Tuesday, July 25, 2006

Hispanic and African American students were more likely to fail the California high school exit exam than whites and Asians

Nanette Asimov:

The final tally of high school seniors who failed the statewide exit exam is in: 40,173 students -- more than half of whom would have otherwise graduated this year -- did not pass the test, the state Department of Education announced Friday.

Passing the exit exam was a graduation requirement for the first time this spring, causing anguish for students who had satisfied all other graduation requirements except the test of basic math and English skills.

Based on a poll of the state's largest districts, an estimated 5 percent of all 2006 seniors ultimately did not graduate solely because they couldn't pass the exam, state officials said.

Those students -- who would have qualified for graduation in prior years but leave high school empty-handed this year -- are at the center of a lawsuit that seeks to nullify the exit exam on constitutional grounds. The case goes to a state appeals court for a hearing on Tuesday.

Many of those students tried to pass the test in May, when it was given for the last time before graduation in June. The new results show that only 1,759 seniors managed to pass at that time, compared with 4,542 who succeeded in the March administration of the test.

Statewide, 9 percent of the Class of 2006 failed the exit exam, while seniors at the Bay Area's largest school districts fared worse. In San Francisco, 12 percent of seniors failed, while 13 percent did not pass in the West Contra Costa Unified School District and 43 percent failed in the Oakland Unified School District.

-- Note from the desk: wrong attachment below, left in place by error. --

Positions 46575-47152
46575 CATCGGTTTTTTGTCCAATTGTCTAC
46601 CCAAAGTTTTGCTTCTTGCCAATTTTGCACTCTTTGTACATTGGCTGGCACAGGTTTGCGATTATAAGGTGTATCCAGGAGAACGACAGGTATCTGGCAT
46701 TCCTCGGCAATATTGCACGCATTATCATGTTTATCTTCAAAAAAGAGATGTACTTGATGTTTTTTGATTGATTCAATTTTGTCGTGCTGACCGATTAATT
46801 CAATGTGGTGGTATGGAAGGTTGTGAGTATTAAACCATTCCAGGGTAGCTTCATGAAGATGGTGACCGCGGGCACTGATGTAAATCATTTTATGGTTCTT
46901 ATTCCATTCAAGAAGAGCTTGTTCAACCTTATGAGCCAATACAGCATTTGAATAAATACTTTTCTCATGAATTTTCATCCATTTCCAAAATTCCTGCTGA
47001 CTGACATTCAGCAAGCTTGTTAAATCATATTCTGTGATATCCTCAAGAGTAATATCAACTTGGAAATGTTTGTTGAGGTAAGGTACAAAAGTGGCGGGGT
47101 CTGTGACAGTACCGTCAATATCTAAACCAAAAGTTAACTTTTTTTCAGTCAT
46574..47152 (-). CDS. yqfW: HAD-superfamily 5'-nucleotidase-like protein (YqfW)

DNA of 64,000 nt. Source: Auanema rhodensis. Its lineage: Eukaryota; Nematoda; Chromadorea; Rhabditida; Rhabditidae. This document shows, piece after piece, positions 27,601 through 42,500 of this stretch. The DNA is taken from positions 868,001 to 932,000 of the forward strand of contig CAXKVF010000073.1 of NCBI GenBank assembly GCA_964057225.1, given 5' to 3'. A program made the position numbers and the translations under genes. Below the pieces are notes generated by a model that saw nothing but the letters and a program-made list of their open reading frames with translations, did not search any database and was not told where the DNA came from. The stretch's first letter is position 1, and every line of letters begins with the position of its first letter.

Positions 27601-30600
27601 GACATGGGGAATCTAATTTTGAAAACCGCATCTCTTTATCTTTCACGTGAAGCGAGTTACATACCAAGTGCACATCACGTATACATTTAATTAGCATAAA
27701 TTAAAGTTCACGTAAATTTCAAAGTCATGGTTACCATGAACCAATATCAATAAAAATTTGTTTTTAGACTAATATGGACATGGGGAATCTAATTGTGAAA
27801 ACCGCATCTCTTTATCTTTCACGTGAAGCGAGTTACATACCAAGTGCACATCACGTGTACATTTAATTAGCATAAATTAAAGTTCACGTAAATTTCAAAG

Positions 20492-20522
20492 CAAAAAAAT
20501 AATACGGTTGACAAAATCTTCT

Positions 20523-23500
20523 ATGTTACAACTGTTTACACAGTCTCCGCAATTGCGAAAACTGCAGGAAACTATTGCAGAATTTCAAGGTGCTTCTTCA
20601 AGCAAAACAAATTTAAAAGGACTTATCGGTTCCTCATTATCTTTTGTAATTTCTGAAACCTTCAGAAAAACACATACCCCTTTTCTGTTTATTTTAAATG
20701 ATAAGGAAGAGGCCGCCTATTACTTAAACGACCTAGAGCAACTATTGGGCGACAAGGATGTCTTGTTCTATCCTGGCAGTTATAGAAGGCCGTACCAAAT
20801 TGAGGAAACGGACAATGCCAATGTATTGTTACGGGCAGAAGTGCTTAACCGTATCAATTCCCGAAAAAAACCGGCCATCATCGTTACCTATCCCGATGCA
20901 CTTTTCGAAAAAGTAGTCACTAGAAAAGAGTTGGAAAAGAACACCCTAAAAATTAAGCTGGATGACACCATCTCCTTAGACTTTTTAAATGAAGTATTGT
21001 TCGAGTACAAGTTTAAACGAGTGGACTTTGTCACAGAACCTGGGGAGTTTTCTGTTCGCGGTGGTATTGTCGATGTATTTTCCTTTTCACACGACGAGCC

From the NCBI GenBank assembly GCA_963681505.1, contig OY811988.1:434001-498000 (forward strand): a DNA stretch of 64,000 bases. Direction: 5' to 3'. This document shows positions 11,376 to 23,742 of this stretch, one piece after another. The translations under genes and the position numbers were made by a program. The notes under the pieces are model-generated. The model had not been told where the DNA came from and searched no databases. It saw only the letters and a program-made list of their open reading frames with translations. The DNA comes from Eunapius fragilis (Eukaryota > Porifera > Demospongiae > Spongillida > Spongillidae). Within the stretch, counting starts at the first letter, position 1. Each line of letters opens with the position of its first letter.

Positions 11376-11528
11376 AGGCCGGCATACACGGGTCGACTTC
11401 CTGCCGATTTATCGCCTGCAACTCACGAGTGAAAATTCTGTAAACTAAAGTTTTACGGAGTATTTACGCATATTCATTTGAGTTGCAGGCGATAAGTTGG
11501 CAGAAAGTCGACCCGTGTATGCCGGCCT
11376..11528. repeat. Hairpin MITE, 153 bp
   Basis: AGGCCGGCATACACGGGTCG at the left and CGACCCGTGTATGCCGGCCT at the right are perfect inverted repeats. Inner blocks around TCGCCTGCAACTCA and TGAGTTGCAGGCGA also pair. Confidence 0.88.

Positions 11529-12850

Hispanic and African American students were more likely to fail than their white and Asian counterparts. Through May, 97 percent of white students and 95 percent of Asian students had passed, compared with 85 percent of Hispanic students and 83 percent of African Americans.

Because it takes two months to score the tests, students who passed in May and were otherwise qualified to graduate will now receive their diplomas, many of them in special summer ceremonies organized by their districts. San Francisco Unified, for example, will hand out diplomas to all eligible students in a ceremony later this month.

The law gives students six chances to pass the exit exam between 10th and 12th grade. But state schools Superintendent Jack O'Connell, who wrote the exit exam legislation when he was a state senator in 1999, has said there is no statute of limitations for students who want to continue trying to pass the exam and earn a diploma.

For now, in addition to the regularly scheduled test dates, the state Legislature approved funding in the recently signed budget for two additional administrations of the exam for the class of 2006. The first is next week, and the second is on two Saturdays in December -- English and math on separate days -- to accommodate adult school or independent study students who work.

"I urge these students to continue to work in summer school, take a fifth year of high school, or study in adult school or community college to acquire those important skills in English and math," O'Connell said.

Many students are doing just that.

Iris Padilla, 17, who did not pass the exam despite having satisfied all other graduation requirements at Richmond High, studies English twice a week at Contra Costa Community College. She plans to take the English portion of the test on Tuesday and the math portion on Wednesday.

"I know I'm not going to pass," Iris said.

Like 41 percent of those who haven't passed, Iris speaks little English. She was born in Los Angeles but grew up in Mexico. Now, living with her Spanish-speaking mother in Richmond, she is torn between her need to learn English and her fear of speaking the unfamiliar words.

Real-life view of exit exam

Don't Give Exit Exam a Pass

Evading the Exit Exam

Tests expose flawed diplomas

0 Comments:

Post a Comment

Links to this post:

Create a Link

<< Home


View My Stats